Benjamin J. Marano Jr, MD
Hartsdale, NY
Hal J. Freiman, MD
New York

Extensive diverticulosis was found throughout the length of the colon of an 84-year-old woman, who depended on a weekly dose of magnesium citrate to have a bowel movement. Typical lesions are shown here (A and B). Diverticula may occur singly or clustered in small groups, with narrow or broad openings into the colonic lumen.

Diverticulosis rarely affects persons under age 40; however, its incidence increases dramatically with each succeeding decade. Although patients with this disorder are frequently asymptomatic, abdominal cramps, constipation, and flatulence may mark the presence of the disease.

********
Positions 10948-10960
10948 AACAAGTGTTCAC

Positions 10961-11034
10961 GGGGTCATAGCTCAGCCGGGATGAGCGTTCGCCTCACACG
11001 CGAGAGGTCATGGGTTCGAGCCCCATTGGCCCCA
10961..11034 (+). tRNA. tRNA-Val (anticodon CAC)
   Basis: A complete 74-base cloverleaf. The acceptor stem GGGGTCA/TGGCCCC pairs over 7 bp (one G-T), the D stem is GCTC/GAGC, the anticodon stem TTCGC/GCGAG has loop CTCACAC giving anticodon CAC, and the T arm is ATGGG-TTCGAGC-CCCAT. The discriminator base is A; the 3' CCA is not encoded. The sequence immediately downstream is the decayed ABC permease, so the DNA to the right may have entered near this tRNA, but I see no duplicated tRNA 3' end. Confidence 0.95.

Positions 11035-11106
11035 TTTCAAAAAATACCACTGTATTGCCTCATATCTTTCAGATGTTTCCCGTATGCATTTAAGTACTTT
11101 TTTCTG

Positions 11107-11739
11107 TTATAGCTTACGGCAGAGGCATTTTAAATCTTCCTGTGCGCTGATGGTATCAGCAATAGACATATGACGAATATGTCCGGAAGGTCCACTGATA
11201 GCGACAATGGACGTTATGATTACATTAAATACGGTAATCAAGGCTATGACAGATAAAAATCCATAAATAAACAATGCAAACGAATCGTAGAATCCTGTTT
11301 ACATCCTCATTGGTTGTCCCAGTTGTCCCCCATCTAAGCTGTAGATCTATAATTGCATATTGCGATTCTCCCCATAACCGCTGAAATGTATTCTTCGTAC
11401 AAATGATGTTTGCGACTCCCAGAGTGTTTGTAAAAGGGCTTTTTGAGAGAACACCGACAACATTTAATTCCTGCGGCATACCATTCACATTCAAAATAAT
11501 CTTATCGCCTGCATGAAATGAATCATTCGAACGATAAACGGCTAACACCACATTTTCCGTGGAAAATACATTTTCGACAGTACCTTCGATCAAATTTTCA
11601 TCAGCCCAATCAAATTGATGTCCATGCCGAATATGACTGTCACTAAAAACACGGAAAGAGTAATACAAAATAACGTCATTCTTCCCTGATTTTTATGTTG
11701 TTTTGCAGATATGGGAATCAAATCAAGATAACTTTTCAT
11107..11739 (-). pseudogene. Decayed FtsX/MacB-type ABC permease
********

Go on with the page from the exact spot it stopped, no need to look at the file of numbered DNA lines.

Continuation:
Diverticulosis is a major cause of painless rectal bleeding in the elderly, and it may be a presenting complaint in some. Acute diverticulitis develops in a small percentage of those who have this condition.

For patients with uncomplicated diverticulosis, an increase in dietary fiber or fiber supplements can reduce symptoms. For those unwilling or unable to change their eating habits, fiber-bulking laxatives are helpful.